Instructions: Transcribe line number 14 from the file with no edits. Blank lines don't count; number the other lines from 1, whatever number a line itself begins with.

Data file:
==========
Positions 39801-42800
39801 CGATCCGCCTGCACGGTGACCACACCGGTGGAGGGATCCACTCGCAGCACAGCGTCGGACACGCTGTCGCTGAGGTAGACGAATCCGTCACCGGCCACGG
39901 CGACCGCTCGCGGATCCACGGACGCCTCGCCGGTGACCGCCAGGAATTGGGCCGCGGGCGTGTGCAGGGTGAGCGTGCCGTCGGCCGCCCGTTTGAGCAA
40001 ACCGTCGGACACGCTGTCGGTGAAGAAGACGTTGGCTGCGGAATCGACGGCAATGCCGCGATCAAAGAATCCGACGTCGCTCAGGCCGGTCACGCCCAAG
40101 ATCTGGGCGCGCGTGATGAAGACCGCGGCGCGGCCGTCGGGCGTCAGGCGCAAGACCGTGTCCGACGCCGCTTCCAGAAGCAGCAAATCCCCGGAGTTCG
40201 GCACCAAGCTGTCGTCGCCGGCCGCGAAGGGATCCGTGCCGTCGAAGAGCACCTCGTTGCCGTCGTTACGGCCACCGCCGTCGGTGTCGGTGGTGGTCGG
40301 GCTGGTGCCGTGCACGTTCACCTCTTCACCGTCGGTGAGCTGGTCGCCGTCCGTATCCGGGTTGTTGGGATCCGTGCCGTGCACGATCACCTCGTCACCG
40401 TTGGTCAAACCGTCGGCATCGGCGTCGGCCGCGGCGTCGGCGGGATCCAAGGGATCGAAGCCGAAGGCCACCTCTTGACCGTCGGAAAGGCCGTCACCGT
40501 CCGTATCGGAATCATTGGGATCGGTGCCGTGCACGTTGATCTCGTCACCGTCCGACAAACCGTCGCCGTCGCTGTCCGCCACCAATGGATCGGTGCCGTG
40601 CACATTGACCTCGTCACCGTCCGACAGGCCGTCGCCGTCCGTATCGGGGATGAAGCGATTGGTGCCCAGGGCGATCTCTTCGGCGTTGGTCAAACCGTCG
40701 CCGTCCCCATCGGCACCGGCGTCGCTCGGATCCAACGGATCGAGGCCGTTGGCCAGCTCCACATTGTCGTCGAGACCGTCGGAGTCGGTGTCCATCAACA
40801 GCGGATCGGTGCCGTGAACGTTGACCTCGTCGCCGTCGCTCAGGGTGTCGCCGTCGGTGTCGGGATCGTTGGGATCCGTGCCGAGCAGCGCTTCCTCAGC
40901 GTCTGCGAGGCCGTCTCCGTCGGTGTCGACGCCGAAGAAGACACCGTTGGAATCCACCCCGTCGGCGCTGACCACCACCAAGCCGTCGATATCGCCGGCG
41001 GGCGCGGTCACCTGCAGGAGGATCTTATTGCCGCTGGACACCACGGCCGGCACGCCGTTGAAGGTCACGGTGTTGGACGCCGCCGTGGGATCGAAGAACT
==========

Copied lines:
41001 GGCGCGGTCACCTGCAGGAGGATCTTATTGCCGCTGGACACCACGGCCGGCACGCCGTTGAAGGTCACGGTGTTGGACGCCGCCGTGGGATCGAAGAACT